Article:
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‘I’ll beat his a—, he’s scared all the time’: Ryan Garcia slams Shakur Stevenson, calls out Rolly Romero

Ryan Garcia wants a fight with Shakur Stevenson, saying Shakur is a “hater” who fights “scared.”

Ryan Garcia and Shakur Stevenson after their recent victories
Ryan Garcia wants a fight with Shakur Stevenson
Carmen Mandato and Steve Marcus/Getty Images
Scott Christ is the managing editor of Bad Left Hook and has been covering boxing for SB Nation since 2006.

Ryan Garcia got back in action with an eighth round knockout win over Oscar Duarte last night, and now has his sights set on a world title fight.

Asked if he’d be interested in fighting this weekend’s Devin Haney vs Regis Prograis winner, Garcia said he would be, and that his focus is a title — but it’s clear his real focus is, indeed, WBA titleholder Rolando “Rolly” Romero, whom he called out in the ring after the fight.

“I want Rolly, just to be honest,” he said. “I feel like it’s a fun fight. He’s an aggressive, crazy dude. The lead-up would be crazy. I want that. I mean, he has a title — technically. Let’s do it.”

Garcia (24-1, 20 KO) also threw some more shots at Shakur Stevenson, who had some criticisms of Garcia’s performance.

“What can I say? He broke the record for the least punches ever landed. That’s actually a hard thing to do! The fact that he did that was crazy. If he thinks that’s good, it is what it is,” Garcia said, referencing Stevenson’s recent, highly-criticized fight with Edwin De Los Santos.

“I fought a guy with power but I didn’t back down. I went right to him, stood my ground, moved, I did it all. He only showed one thing, which was moving around. His hand wasn’t hurt, his coach was telling him to throw it. Let’s stop that narrative right now.

“He’s just been a hater since the amateurs, for real. And I want to fight him, I’ll beat his ass, I promise you that. I’ve been in the ring with him. He’s cool, but he’s scared all the time. Scared, scared, scared. In a pro fight, it’s not gonna work.”

More from Ryan Garcia:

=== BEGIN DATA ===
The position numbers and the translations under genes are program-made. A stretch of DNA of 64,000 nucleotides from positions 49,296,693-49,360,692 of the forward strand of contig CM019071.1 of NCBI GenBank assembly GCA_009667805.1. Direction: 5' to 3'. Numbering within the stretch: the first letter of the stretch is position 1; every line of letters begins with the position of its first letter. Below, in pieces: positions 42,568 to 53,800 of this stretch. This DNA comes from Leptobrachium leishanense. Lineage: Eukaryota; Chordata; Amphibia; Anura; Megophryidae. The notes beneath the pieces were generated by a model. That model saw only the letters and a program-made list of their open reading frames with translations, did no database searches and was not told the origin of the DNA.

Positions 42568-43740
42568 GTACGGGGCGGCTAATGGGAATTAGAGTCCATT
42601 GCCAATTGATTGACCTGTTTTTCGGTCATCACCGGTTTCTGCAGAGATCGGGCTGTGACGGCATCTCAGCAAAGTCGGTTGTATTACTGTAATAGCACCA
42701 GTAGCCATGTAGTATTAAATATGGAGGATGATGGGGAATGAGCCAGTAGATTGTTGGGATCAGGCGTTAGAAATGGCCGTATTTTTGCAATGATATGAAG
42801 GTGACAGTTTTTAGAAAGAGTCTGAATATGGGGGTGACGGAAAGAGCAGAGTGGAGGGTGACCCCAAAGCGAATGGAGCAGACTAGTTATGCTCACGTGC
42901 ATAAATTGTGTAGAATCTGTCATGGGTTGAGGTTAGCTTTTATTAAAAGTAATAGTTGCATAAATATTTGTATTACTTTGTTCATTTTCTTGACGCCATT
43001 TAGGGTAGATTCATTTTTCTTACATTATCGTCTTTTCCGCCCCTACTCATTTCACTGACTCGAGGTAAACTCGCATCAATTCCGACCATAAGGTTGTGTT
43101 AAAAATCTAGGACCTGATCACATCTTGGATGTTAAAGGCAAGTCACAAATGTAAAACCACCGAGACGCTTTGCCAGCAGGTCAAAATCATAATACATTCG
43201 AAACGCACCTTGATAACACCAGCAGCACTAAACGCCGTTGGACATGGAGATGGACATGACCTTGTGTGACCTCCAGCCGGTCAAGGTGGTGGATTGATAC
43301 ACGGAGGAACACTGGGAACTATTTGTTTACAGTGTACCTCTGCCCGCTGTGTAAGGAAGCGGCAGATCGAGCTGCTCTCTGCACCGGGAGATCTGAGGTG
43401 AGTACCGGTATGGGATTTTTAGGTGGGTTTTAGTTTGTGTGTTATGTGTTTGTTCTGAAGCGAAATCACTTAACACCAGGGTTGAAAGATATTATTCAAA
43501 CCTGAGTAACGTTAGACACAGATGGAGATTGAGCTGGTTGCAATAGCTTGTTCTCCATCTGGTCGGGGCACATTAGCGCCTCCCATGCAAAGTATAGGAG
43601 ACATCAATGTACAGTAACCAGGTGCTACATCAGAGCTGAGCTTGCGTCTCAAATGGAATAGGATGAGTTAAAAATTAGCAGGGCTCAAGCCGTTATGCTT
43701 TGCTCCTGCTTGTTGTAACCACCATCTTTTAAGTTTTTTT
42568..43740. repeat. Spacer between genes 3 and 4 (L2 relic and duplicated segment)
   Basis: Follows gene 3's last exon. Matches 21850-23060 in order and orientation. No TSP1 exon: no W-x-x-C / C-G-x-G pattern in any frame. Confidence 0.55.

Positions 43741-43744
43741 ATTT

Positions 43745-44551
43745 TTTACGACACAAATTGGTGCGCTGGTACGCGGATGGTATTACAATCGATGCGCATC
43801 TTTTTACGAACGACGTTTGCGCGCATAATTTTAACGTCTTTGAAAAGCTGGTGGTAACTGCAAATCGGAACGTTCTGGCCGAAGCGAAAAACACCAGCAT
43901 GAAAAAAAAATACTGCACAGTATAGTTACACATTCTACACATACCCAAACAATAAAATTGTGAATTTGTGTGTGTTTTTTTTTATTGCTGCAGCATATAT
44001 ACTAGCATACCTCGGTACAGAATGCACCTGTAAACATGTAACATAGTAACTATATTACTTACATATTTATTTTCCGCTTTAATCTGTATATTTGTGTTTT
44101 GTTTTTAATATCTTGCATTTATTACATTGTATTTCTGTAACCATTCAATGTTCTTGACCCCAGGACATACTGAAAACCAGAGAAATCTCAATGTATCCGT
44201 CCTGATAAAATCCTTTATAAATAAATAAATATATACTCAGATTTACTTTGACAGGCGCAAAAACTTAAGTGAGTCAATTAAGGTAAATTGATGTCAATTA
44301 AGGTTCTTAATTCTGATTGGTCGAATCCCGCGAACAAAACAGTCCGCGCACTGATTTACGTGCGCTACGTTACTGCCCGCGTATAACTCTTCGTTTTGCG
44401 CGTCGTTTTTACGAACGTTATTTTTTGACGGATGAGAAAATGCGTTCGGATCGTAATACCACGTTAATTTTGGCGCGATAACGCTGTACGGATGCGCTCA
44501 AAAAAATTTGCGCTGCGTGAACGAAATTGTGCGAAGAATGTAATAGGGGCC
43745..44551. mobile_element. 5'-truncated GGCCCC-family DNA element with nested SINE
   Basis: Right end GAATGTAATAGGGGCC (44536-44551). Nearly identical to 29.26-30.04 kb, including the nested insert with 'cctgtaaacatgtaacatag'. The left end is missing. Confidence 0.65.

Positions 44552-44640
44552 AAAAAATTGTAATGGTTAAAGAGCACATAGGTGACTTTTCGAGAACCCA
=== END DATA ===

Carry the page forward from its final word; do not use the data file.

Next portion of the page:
On Oscar Duarte

“His power was strong. I was really surprised about his chin. In the first round, I was catching him clean, and it looked like he was just eatin’ ‘em. I was, like, ‘Damn! This dude can eat some shots.’ First, second round, I thought he was gonna go by the third, but he kept putting more pressure on, and I had to try to stop his momentum somehow.

“He was a tough fighter. I knew he was gonna be tough. ... I fought in there. I had a fight with some grit and found a knockout. I think I did good, especially for my first fight with Derrick.”

On Duarte’s power

“This dude does pack a punch. He’s a lot slower than me, but every time he hits you, it feels like a rock. ... I’m not worried about it, I take a good shot, I took a good uppercut. But if I want to be a champion, I gotta go through moments (and) a little bit of adversity. My whole career, I didn’t really have, ever, any real adversity, except for the Tank fight.”

“This was scarier than fighting Tank. He had a hard punch. His punch was hard. That dude hit me so hard in the back of the head. It don’t look hard, but it is hard. I was more worried in this fight than against Tank. That was a boxing match, he’s moving around, whatever. But this fight I was actually, like, ‘Oh, shit, this dude’s trying to knock my ass out.’ And he has the power to knock you out. I had to be cautious.”

On Derrick James’ advice in the corner

“He was pretty adamant, like, ‘Why aren’t you using your legs? He’s gonna open up.’ And I was trying to stay there and smother him to stop his attack and soften him up a little bit. He was, like, overly aggressive, I wanted to take some steam off his shots. But then he keeps throwing, so I start moving again and locking in with my trainer. And (Derrick) was right, he fell into a hook.”

On whether James gave him the shoulder roll

“Derrick told me never to do that. [laughing] He was, like, ‘Don’t do that shit! You ain’t Mayweather!’ He’ll never admit that, but he did say that. I was just doing it, like, let me see if this works. It kinda did, he couldn’t really hit me for two or three rounds, then he figured it out and I’m, like, ‘Forget this. I gotta go back to being me.’”

On when he’ll fight next

“I want to get back in March. Inactivity really cursed me. I’ve been boxing since I was 17 in the pros, and I don’t know how many (long) breaks. You’re not gonna become a better boxer that way.”

On whether he sees James as a long-term trainer

“I feel at home in Dallas with Derrick. We’re a great fit. I’m happy to be there and committed to it. I know Derrick believes me. I just love it there. I’m ready to keep on training. He’s a great trainer, and we worked so hard. I just want to keep training with him and see where that goes. He said I’m his last fighter. We’re gonna take it all the way ‘til the wheels fall off.”

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